Craft breweries have become popular in South Africa in recent years. Grant Hollins visited Emerald Vale Brewery on the Wild Coast to learn about its commercial success.
After many decades of unstinting loyalty to familiar SAB-produced lagers, ordinary South African beer drinkers have in recent years been drawn to an increasing number of new beer varieties. From pale ales to pilsners, the craft beer industry has burgeoned around the country and contributed numerous recipes, as well as individual styles, to the beer-brewing process. Today, beer enthusiasts can visit more than 100 craft breweries across South Africa.
The Emerald Vale Brewery in the Eastern Cape is one such example. Situated on a farm between the Chintsa and Cefani rivers, the brewery offers pale, gold, amber or black ales produced with rainwater. It also has a restaurant, provides a scenic view of Wild Coast farmland, and offers an optional tour of the facility conducted by the brewer, Chris Heaton.
Having always had a passion for brewing his own beer, Chris, who worked in the construction industry, decided to combine an interest in tourism and a passion for brewing beer in 2011, and started the Emerald Vale Brewing Company.
A year later, he established a brewery on his father’s farm near Chintsa with a tiny 30l vat brewing system that he had built himself.
He then went through the arduous process of applying for the appropriate licences and zoning for the farm. Despite the tediousness of this, he admits that the requirements have served to make the brewery better.
“The amount of bureaucracy involved is really tough but in the end it’s worth it,” he says.
The greatest challenge was procuring the expensive equipment required for larger quantities of beer.
Realising that the 30l vat would be insufficient for the volumes and flexibility he needed to experiment with taste, Chris built his own 500l multi-vat brewing system.The growing popularity of the brewery soon made Chris realise he would have upgrade on an entirely different scale.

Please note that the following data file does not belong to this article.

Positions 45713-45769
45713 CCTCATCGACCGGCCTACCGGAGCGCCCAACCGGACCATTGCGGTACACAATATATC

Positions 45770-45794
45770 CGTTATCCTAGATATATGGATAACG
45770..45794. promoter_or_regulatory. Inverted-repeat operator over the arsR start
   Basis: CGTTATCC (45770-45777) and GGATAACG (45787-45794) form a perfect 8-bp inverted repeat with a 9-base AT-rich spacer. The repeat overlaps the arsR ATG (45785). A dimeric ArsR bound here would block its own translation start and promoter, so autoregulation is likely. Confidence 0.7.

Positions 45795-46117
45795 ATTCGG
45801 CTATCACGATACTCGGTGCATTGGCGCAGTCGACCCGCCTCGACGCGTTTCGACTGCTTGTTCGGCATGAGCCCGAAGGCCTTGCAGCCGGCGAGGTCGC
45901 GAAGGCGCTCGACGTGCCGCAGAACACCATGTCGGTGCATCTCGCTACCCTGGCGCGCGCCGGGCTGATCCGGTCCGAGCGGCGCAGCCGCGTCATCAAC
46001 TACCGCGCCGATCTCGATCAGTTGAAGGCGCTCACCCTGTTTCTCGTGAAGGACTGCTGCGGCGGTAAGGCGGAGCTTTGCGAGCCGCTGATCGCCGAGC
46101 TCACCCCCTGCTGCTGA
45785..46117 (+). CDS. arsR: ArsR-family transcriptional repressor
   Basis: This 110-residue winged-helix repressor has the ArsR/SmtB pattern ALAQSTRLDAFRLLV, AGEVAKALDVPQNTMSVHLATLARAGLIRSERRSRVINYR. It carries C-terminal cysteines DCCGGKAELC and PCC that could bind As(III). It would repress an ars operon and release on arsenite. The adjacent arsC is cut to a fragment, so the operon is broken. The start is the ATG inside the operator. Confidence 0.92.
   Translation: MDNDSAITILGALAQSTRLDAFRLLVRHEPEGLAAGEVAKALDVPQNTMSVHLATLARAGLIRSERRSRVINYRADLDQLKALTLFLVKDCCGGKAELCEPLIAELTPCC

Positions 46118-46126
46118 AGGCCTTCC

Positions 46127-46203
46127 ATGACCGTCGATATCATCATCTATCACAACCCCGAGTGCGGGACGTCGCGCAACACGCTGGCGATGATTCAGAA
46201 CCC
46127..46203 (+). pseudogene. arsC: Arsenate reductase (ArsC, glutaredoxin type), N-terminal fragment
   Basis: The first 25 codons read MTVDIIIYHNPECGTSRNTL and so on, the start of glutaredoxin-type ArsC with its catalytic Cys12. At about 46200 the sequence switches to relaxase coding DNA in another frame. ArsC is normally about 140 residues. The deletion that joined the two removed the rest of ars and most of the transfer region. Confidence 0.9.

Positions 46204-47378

He applied to the Department of Trade and Industry and managed to secure a grant to buy a professionally manufactured brewing system from China that today produces between 10 000l and 12 000l of pale, gold, amber, and black ale every month.
A natural evolution
Recognising the brewery’s potential to contribute to the local tourism industry from the outset, Chris approached a number of businesses in Chintsa to stock and promote his beer, rather than relying on expensive advertising campaigns. The Barefoot Café in Chintsa was the first to offer this locally produced beer to patrons. The public response was highly favourable and the increasing demand soon highlighted an opportunity for the brewery to expand even further.
After enjoying Emerald Vale’s ale at a wedding near Chintsa, Petra Trunkenpolz was introduced to Chris and suggested taking advantage of the brewery’s ideal farm location on the pristine Wild Coast.
“As an Austrian, I love beer and thought Chris was making one of the best I’ve tasted,” says Petra. “I met with him and suggested he offers brewery tours and create a venue with a bar because the brewery has a very homely atmosphere, and Chris could also provide a personal touch to the tours.”
The first tasting event was held soon after and was well supported by locals and tourists alike. Inspired by the success, Petra, now a partner in the business, suggested providing meals as well, including vegetables and herbs grown on the farm).
The introduction of meals – in August 2014 – saw the brewery becoming more popular with families. It now features a children’s play area and plans are underway to add an animal petting farm. Mountain biking and motorbike trails will also be on offer through a local adventure company, Backyard Adventures.
More events, such as weddings and beer- tastings, are planned for the future.
For Chris, the brewery’s rapid growth has been a surprising and spontaneous evolution of his passion for brewing beer.
He stresses, however, that those considering starting their own microbrewery should first concentrate on brewing a beer they enjoy, and then try to develop relationships with consumers. Once they have identified the beer most suited to their needs, they can create a connection with their consumers and, through the feedback received, allow their businesses to grow from there.
This article was originally published in the 18 March 2016 issue of Farmer’s Weekly.
The Competition Commission recently raided the offices of nine market agencies at the Johannes...